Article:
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Teenage cancer patients will die because of trial age limits, charity warns

Teenage cancer patients will die because of trial age limits which prevent them from testing new drugs, a charity has warned.

A new report published by the Teenage Cancer Trust has found that young people aged 13–24 are missing out on the chance to take part in clinical trials, leaving them unable to get innovative new treatments that could increase their chances of survival.

The report found that young people often find themselves too old to take part in pediatric trials and too young for adult trials.

They also often suffer from rare cancers which pharmaceutical companies are unwilling to invest in because finding a drug for such a small number of people would not be profitable.

The charity is calling on all age limits on trials to be medically justified.

‘Tragically short’

Kate Collins, chief executive of the Teenage Cancer Trust, said: “Cancer remains the largest disease-related killer of young people in the UK and every year 250 young people will have their lives cut tragically short, devastating families and communities across the UK.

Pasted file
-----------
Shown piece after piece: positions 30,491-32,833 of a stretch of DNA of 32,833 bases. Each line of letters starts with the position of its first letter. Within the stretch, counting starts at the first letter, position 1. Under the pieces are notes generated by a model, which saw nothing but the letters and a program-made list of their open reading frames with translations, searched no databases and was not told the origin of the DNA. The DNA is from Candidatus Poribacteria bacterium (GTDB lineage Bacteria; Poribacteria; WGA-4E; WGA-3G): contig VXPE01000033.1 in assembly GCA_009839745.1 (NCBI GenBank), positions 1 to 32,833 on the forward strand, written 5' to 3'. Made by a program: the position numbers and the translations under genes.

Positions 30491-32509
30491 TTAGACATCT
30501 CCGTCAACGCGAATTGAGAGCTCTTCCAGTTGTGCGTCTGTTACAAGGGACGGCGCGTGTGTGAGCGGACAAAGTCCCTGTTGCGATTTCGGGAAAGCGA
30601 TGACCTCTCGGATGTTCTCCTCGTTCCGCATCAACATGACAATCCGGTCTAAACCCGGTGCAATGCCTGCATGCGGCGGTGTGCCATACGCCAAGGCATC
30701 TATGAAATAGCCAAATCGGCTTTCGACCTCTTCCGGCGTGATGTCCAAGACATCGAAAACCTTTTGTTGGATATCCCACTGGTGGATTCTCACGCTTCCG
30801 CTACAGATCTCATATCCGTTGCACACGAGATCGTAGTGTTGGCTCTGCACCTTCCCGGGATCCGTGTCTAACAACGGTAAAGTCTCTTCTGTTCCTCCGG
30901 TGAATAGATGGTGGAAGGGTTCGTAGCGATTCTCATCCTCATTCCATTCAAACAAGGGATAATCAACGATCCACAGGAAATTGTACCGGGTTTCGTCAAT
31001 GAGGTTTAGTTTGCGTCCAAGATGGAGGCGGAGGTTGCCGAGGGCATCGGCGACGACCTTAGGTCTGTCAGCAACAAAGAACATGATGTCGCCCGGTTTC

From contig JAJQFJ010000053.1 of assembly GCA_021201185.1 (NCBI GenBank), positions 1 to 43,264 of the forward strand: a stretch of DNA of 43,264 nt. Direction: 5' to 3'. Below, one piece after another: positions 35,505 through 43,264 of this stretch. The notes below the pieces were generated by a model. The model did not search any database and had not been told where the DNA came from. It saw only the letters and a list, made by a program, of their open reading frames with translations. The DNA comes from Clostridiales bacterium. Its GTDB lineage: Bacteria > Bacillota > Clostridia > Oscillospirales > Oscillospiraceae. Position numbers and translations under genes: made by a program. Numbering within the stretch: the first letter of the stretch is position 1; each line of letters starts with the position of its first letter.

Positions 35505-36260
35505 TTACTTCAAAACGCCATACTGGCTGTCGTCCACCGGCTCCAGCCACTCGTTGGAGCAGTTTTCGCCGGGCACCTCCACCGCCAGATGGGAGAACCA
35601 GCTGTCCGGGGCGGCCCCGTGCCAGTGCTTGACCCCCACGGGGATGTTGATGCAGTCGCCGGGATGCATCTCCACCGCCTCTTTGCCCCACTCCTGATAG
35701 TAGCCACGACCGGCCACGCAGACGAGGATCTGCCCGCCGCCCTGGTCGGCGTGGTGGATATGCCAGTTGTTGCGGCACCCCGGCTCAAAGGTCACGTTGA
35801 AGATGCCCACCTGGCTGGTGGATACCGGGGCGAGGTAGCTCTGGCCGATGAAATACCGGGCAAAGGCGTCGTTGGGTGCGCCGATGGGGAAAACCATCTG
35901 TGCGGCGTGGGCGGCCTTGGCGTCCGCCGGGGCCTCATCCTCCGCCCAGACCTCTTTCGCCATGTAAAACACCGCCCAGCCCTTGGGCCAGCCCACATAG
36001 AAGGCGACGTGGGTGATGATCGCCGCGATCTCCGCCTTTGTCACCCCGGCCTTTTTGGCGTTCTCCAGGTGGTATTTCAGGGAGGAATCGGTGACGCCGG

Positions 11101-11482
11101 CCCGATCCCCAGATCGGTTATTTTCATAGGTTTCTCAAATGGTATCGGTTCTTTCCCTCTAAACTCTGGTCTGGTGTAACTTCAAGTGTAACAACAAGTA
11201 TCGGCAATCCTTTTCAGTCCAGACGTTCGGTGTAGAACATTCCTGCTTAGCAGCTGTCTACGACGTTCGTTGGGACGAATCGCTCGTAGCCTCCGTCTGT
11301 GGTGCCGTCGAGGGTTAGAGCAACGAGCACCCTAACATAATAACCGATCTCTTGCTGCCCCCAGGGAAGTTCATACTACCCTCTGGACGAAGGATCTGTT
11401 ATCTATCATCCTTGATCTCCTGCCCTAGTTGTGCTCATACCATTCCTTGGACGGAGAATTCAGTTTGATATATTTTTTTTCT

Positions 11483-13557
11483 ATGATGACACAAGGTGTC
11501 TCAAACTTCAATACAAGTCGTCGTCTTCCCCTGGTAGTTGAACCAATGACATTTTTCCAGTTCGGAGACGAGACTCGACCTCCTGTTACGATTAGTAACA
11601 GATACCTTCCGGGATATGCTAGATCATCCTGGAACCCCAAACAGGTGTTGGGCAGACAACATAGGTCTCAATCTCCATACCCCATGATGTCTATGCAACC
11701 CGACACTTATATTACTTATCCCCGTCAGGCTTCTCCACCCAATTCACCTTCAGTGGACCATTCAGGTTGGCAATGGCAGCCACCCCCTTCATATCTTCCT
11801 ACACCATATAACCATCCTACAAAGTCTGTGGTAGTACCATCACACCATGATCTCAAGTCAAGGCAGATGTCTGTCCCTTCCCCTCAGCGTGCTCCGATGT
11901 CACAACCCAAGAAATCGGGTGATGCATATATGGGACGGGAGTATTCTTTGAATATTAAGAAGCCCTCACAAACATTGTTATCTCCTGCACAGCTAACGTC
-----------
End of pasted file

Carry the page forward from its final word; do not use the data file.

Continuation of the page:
“To save or lengthen young lives, access to clinical trials must improve. No young person should ever miss out on the opportunity to take part in a clinical trial simply because of their age, or because their specific needs are overlooked.”

When an age group has not been included in a trial, any use of drugs has to be off-label, even after they have been approved by the Medicines and Healthcare Products Regulatory Agency (MHRA).

However, doctors can be reluctant to take the risk because treatments can work differently during adolescence and there will be a lack of guidance on appropriate dosage.

Rachael Turner, 30, from Kirkcaldy, Scotland, was 15 when she was diagnosed with an aggressive giant cell tumour in a bone in her skull.

‘Increase access’

Giant cell tumours are non-cancerous but can become cancerous in some cases.

After having surgery and other treatments, Ms Turner’s tumours kept coming back, impacting her speech and movement and resulting in up to 20 seizures a day.

She was eventually accepted onto a trial for the drug Denosumab in Birmingham in 2010, which she said saved her life.

“We have the rest of our lives ahead of us and shouldn’t be allowed to suffer because we don’t have access to the right drugs,” she added.

Ms Collins added: “We hope in particular that the voices and experiences of the young people in our report are heard, and welcome any opportunity to work with policymakers, the NHS, pharmaceutical industry and researchers to increase access.”